Do you want the truth, or my side of the story ?- Hank Ketchum.

Offline vladm

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Re: German occupation
« Reply #23 on: August 03, 2006, 01:40:41 PM »
I too would be in favor of removing the remains of the German soldiers and sending them back to Germany.....if that is at all possible.

Maybe you would think I am superstitious, but I really believe, dead people, should remain at the place they were buried (except Lenin, he should be buried in the cemetery, freak show Commies was running for 80  years, should be over ASAP).
You can't avoid our past.
Virtual Pushkin / Tsarskoye Selo

Offline Douglas

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Re: German occupation
« Reply #24 on: August 03, 2006, 04:53:01 PM »
Vlad:

I love your honest report about poor old Mr. Lenin.  I have heard for years now, that they are planning to get rid of him on view in the Old Red Square.  Yes, viewing him is so very creepy....like a circus.

Douglas


Offline Robert_Hall

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Re: German occupation
« Reply #25 on: August 03, 2006, 06:11:59 PM »
I do not think he is even "on view" any longer. I was there on his birthday last May and a few [maybe 2 dozen] faithful were waiting for the police [not an honour guard] to let them in.
I agree, though, plop him in a cemetary, the  man did not want this bizarre dispaly, I think it was Stalin's doing, and look where HE ended up !
Life may not be the party we expected, but while we are here, might as well dance..

Do you want the truth, or my side of the story ?- Hank Ketchum.

Offline Helen_Azar

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Re: German occupation
« Reply #26 on: August 03, 2006, 07:29:39 PM »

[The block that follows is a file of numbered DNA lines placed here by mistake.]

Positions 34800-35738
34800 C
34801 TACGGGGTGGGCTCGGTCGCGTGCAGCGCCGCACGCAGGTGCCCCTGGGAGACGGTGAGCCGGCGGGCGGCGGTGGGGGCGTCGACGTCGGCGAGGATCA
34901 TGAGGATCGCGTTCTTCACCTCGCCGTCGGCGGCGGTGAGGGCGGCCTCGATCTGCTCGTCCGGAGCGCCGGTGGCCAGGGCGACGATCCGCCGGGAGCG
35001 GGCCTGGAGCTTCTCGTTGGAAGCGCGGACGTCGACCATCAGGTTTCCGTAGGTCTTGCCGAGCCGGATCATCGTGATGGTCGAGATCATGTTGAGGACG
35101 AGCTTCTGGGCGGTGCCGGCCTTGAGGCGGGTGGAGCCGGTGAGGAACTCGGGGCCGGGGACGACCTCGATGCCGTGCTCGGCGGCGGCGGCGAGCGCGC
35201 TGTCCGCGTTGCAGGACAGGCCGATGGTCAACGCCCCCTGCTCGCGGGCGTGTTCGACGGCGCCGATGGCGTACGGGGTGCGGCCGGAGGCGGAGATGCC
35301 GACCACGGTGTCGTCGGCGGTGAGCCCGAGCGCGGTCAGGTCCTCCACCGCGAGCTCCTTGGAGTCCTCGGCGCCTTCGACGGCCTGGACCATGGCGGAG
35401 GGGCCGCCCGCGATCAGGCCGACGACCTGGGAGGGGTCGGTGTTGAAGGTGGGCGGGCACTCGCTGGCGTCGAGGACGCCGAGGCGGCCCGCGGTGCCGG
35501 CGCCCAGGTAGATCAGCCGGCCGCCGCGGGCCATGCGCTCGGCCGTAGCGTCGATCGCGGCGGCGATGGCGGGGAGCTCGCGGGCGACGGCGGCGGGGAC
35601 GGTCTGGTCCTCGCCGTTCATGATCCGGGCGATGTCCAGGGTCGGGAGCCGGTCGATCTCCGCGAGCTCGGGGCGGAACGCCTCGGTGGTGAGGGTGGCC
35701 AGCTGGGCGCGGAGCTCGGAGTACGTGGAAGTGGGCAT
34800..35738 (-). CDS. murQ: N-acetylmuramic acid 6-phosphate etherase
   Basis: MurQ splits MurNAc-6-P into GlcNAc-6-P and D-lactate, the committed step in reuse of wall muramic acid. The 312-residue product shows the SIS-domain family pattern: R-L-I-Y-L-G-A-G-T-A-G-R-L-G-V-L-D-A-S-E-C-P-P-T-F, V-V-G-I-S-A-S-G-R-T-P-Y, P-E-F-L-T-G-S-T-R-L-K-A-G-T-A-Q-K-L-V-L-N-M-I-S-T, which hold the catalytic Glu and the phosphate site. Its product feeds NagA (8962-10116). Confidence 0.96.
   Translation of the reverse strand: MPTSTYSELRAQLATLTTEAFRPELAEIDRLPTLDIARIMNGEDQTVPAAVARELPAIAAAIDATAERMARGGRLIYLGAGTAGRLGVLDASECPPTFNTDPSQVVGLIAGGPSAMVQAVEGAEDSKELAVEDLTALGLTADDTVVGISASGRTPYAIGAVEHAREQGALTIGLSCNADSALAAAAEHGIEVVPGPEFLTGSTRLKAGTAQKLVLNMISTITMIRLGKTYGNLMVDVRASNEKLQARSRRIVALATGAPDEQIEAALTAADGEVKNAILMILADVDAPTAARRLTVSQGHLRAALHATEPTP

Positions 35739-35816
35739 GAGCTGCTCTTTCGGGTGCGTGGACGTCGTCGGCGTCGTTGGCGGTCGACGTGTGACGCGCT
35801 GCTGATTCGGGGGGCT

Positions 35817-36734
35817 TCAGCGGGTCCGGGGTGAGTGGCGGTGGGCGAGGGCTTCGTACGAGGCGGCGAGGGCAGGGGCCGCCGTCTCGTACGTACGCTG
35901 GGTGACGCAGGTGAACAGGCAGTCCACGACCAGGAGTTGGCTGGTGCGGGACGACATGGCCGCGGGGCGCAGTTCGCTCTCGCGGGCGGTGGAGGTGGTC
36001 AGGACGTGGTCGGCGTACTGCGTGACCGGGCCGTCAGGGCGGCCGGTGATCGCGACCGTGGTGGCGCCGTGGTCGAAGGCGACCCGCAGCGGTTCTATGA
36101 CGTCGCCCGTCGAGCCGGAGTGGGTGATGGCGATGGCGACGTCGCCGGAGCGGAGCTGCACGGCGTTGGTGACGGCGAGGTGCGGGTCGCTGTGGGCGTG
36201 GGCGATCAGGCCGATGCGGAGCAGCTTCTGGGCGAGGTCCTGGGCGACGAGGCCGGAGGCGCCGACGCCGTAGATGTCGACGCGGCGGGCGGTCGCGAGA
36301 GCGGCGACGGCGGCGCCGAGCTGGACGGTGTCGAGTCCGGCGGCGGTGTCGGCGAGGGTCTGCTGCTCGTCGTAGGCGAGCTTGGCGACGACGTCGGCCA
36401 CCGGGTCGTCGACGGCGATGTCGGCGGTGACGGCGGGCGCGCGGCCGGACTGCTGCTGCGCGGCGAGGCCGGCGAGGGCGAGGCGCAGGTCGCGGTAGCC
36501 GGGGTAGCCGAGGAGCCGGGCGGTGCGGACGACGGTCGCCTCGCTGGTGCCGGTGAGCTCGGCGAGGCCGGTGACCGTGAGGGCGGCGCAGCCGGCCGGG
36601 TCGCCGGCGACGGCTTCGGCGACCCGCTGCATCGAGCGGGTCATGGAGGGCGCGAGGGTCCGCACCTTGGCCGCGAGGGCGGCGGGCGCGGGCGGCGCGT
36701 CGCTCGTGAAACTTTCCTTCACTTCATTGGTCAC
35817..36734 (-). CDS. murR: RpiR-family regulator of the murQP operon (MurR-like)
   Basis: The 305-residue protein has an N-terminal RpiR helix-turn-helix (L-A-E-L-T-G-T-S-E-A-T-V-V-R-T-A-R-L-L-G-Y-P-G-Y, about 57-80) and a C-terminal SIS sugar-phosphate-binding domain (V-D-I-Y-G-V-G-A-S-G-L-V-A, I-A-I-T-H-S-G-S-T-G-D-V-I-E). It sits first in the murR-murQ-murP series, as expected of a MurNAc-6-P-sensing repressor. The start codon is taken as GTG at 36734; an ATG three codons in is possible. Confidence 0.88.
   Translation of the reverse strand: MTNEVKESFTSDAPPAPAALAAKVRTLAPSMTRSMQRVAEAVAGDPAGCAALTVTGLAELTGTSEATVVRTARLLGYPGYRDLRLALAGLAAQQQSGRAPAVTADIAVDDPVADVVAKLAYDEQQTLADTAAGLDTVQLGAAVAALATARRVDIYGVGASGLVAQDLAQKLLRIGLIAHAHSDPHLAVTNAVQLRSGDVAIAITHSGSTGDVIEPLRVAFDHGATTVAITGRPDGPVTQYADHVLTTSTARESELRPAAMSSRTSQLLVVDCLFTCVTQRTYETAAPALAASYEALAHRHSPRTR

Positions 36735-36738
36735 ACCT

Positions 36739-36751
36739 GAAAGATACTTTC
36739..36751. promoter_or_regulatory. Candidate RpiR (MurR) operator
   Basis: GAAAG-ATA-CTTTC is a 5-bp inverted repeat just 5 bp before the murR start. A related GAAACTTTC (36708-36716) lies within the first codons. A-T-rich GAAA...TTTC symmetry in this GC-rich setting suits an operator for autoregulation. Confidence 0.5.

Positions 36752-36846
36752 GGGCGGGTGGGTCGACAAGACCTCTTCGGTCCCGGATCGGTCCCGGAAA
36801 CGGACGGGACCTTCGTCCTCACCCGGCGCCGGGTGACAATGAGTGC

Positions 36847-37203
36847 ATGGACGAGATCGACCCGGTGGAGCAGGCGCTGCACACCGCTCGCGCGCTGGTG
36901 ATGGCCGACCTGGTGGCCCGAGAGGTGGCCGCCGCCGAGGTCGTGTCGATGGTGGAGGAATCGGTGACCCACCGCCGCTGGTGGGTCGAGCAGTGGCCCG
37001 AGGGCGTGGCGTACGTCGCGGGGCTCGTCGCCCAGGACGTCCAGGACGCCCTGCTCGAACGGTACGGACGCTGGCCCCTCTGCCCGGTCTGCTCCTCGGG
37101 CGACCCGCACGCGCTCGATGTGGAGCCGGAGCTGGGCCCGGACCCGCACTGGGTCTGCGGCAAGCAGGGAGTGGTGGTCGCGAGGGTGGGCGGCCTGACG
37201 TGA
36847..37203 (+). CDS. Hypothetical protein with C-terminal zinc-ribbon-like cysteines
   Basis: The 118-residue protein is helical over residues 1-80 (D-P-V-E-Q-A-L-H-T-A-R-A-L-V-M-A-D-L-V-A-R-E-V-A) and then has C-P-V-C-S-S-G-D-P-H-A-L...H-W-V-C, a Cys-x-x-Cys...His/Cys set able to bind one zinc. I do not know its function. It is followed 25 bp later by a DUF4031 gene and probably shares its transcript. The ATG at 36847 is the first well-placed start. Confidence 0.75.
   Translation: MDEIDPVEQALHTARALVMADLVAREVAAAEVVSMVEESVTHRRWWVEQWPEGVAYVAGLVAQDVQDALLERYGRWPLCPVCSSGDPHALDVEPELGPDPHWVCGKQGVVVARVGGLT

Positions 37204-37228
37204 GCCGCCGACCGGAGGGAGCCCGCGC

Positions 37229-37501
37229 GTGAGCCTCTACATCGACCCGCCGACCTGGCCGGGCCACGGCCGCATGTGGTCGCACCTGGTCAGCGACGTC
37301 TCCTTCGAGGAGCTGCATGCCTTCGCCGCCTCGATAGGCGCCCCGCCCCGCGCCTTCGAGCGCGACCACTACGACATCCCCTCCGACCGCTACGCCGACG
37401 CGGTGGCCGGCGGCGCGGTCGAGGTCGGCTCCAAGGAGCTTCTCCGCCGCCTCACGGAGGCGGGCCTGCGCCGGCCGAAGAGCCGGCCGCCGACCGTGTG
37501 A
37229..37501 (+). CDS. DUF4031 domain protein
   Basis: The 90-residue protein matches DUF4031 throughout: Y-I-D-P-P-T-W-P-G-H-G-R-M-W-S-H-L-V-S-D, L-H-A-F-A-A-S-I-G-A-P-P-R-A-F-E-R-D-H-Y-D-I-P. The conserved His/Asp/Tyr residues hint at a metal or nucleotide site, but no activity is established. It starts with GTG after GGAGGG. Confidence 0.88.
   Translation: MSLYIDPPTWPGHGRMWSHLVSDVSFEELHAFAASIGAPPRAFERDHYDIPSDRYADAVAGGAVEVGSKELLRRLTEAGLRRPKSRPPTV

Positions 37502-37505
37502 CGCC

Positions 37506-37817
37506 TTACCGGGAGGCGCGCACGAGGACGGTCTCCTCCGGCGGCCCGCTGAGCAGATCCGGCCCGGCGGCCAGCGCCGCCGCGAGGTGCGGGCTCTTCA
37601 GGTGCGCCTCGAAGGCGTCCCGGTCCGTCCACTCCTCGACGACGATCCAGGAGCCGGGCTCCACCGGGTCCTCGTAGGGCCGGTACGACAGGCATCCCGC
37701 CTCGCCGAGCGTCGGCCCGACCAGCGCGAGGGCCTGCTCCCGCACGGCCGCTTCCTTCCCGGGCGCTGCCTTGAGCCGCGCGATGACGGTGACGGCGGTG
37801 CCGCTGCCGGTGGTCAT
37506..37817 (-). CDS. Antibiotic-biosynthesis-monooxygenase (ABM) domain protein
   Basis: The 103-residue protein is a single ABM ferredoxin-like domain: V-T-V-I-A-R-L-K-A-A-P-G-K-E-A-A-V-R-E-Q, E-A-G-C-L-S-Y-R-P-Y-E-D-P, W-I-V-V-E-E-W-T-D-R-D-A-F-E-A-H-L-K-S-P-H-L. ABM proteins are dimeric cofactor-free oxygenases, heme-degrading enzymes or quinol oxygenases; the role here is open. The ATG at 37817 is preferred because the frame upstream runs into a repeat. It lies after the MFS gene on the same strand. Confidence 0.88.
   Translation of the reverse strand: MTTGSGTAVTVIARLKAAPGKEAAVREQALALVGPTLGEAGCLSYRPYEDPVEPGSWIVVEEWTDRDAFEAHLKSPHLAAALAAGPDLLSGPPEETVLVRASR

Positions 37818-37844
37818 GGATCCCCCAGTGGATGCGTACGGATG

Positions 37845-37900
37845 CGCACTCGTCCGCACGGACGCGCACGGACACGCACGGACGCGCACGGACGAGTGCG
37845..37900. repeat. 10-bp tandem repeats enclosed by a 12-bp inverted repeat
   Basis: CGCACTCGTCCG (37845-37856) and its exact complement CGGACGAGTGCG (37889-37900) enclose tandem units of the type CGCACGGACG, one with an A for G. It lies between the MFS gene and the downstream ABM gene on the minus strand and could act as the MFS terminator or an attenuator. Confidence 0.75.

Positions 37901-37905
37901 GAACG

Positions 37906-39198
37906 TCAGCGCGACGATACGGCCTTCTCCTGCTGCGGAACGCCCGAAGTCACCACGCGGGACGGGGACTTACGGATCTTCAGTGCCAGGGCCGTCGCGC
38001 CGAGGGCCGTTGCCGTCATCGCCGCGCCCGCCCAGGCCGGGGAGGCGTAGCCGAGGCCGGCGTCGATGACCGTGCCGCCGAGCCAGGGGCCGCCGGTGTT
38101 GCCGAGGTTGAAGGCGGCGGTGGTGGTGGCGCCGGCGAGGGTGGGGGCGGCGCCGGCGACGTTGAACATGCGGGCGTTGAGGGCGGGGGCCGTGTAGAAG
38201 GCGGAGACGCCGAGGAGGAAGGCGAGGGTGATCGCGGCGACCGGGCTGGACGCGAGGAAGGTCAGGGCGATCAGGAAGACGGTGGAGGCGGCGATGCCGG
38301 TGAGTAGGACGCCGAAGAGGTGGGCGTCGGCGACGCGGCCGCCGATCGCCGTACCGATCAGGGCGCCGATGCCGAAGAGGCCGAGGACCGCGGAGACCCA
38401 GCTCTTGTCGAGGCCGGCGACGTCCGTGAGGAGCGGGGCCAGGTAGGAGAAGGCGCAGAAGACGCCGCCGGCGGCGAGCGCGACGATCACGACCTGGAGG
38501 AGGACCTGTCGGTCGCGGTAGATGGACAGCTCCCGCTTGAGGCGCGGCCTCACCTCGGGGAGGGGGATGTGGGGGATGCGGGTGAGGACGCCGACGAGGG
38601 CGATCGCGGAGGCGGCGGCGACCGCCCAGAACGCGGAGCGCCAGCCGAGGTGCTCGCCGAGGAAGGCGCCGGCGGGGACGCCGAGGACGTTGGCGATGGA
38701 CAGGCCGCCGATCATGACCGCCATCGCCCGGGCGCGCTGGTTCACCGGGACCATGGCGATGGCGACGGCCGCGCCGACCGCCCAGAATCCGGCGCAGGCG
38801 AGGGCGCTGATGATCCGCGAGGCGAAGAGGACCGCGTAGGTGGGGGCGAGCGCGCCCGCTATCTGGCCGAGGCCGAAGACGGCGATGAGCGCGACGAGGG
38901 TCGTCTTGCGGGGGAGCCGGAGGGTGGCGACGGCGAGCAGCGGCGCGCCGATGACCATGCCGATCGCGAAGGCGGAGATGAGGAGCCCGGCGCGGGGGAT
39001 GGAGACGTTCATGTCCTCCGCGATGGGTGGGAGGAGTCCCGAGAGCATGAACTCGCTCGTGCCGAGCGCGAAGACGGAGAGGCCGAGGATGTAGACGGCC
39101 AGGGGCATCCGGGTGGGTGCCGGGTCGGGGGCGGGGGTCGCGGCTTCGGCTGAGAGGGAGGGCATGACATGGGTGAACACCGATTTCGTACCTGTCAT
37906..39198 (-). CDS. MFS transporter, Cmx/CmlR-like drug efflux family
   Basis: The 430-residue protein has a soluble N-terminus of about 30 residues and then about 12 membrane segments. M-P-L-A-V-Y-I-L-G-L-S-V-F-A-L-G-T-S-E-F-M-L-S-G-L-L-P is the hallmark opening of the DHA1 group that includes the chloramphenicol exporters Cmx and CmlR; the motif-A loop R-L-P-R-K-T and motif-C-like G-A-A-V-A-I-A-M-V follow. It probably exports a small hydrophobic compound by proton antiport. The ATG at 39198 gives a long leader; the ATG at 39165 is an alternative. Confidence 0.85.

One of German missiles found in the cellar of the Catherine Palace in 1944:



The Grand Hall of Catherine Palace, as it looked in 1944:



Archival photos taken during the post-WWII restoration of the Catherine Palace:





Offline Sarushka

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Re: German occupation
« Reply #27 on: August 03, 2006, 09:22:36 PM »
Helen & Vlad --

Those pre-restoration photos are truly a sight! Have they been published (I'd be sorely tempted to buy a book featuring them), or do they come from private collections?
THE LOST CROWN: A Novel of Romanov Russia -- now in paperback!
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Offline Tania+

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Re: German occupation
« Reply #28 on: August 04, 2006, 12:40:46 AM »
Dear Vladm,

As usual you offer unbelieveable photos of stunning impact. Each picture is a story in itself. Thank God for the person who took it upon himself/herself to photo the actual bombing of the Catherine Palace despite the peril and risk it involved. Thanks infinitely to the curator, and all the blessed souls who worked tirelessly to rebuild and recreate the magnificance of the Hermitage, and other beautiful buildings of Russia. I can only imagine the horror of it all, but again the steadfast courage, and hope they poured into their everyday work to rebuild these outstanding sites. Just looking at that picture of the German Missle found in the cellar of the Catherine Palace is unbelieveable. It just stops your heart to think of the misery and devistation all these missles caused. But looking again at the faces in these pictures of those working on these artifacts, etc., one is uplifted once again that good always overcomes evil !

Thank you once again Vladm for your sharing all your thoughts and pictures.

Tatiana+
TatianaA


Offline Helen_Azar

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Re: German occupation
« Reply #29 on: August 04, 2006, 08:11:02 AM »
Helen & Vlad --

Those pre-restoration photos are truly a sight! Have they been published (I'd be sorely tempted to buy a book featuring them), or do they come from private collections?

Sarushka,

The photos I posted are hanging on the walls of the Catherine Palace cellar. I am  not sure if they have been published anywhere... There were more of them, but I didn't photograph them all. Basically, as you walk through the hallway of the palace, they are meant to tell a chronological story of the destruction and restoration of the palace. They are quite startling the first time you see them there, especially since they are enlarged.

I wonder where the ones Vlad posted come from?